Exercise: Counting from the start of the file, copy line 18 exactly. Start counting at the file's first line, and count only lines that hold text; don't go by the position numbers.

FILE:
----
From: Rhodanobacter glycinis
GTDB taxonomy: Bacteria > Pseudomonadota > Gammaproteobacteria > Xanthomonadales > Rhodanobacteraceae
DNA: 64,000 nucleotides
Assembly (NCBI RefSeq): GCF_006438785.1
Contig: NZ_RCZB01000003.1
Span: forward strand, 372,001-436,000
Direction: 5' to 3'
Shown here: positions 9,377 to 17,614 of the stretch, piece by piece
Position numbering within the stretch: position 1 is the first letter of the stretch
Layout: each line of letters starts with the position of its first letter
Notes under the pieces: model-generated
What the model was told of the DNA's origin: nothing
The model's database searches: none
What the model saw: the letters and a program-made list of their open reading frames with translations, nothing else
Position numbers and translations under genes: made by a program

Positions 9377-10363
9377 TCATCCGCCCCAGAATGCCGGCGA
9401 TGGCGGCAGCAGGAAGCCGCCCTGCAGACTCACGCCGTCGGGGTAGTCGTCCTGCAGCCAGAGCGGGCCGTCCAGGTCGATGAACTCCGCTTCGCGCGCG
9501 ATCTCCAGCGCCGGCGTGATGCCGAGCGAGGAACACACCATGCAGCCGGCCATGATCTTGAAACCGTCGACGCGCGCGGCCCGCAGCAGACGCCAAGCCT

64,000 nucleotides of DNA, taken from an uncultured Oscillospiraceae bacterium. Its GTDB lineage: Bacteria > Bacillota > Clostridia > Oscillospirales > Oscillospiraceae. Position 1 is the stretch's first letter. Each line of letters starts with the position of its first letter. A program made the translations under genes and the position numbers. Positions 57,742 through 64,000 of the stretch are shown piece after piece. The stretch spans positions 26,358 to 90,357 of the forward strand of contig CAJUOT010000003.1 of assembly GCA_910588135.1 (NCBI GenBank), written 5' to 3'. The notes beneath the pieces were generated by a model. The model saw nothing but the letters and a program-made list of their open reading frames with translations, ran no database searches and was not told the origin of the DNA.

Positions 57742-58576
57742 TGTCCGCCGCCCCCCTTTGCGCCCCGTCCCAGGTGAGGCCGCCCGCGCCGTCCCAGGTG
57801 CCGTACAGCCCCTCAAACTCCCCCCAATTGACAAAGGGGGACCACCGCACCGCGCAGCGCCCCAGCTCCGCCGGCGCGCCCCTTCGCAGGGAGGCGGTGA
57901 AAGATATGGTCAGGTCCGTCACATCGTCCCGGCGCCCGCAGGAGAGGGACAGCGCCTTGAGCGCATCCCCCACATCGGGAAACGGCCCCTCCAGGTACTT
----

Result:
9401 TGGCGGCAGCAGGAAGCCGCCCTGCAGACTCACGCCGTCGGGGTAGTCGTCCTGCAGCCAGAGCGGGCCGTCCAGGTCGATGAACTCCGCTTCGCGCGCG